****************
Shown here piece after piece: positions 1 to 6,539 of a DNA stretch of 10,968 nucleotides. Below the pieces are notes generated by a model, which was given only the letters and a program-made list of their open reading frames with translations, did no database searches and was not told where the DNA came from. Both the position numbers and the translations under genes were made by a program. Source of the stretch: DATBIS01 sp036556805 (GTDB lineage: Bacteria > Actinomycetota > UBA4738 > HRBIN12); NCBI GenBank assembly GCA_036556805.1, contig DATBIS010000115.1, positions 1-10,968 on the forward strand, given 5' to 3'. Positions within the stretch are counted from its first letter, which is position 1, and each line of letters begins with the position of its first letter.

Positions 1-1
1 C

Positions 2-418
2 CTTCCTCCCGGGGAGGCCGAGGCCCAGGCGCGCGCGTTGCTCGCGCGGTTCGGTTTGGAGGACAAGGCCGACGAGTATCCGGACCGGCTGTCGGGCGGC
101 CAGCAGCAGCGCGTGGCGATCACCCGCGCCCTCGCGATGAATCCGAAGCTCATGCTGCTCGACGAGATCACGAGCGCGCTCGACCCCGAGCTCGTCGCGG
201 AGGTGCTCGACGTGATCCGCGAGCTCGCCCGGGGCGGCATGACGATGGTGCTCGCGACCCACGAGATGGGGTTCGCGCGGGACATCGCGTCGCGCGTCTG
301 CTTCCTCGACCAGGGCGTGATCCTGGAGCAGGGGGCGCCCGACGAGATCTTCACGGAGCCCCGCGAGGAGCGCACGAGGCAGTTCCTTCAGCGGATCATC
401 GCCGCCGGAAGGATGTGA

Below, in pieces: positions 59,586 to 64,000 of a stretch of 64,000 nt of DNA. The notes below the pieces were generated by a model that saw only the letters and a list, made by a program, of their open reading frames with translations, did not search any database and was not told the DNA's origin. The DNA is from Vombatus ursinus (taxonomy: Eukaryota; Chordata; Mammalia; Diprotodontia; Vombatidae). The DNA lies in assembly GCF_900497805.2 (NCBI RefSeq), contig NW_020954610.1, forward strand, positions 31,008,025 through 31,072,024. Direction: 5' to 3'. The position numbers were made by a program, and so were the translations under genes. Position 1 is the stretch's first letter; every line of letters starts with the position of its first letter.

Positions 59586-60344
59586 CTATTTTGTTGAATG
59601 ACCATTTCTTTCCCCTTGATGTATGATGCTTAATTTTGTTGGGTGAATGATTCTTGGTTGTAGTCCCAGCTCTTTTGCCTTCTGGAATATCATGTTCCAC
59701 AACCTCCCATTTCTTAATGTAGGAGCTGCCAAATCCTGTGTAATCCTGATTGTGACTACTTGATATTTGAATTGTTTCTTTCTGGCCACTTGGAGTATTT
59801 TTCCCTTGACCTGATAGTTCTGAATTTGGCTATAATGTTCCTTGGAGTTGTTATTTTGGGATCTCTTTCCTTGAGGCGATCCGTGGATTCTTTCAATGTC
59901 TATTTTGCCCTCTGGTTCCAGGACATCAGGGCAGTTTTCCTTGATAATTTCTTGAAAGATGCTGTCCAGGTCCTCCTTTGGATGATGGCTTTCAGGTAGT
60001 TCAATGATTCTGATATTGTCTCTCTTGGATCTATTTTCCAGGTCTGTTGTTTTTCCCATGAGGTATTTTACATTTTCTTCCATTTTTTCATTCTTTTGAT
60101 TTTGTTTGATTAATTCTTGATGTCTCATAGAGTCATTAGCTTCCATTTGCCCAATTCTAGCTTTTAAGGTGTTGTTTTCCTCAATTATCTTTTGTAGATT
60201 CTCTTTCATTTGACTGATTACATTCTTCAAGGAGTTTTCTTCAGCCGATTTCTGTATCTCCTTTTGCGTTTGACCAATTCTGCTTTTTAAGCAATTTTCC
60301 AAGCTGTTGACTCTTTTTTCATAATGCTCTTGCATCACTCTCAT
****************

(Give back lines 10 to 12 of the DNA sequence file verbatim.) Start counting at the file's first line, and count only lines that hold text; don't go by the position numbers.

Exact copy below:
Below, in pieces: positions 59,586 to 64,000 of a stretch of 64,000 nt of DNA. The notes below the pieces were generated by a model that saw only the letters and a list, made by a program, of their open reading frames with translations, did not search any database and was not told the DNA's origin. The DNA is from Vombatus ursinus (taxonomy: Eukaryota; Chordata; Mammalia; Diprotodontia; Vombatidae). The DNA lies in assembly GCF_900497805.2 (NCBI RefSeq), contig NW_020954610.1, forward strand, positions 31,008,025 through 31,072,024. Direction: 5' to 3'. The position numbers were made by a program, and so were the translations under genes. Position 1 is the stretch's first letter; every line of letters starts with the position of its first letter.

Positions 59586-60344
59586 CTATTTTGTTGAATG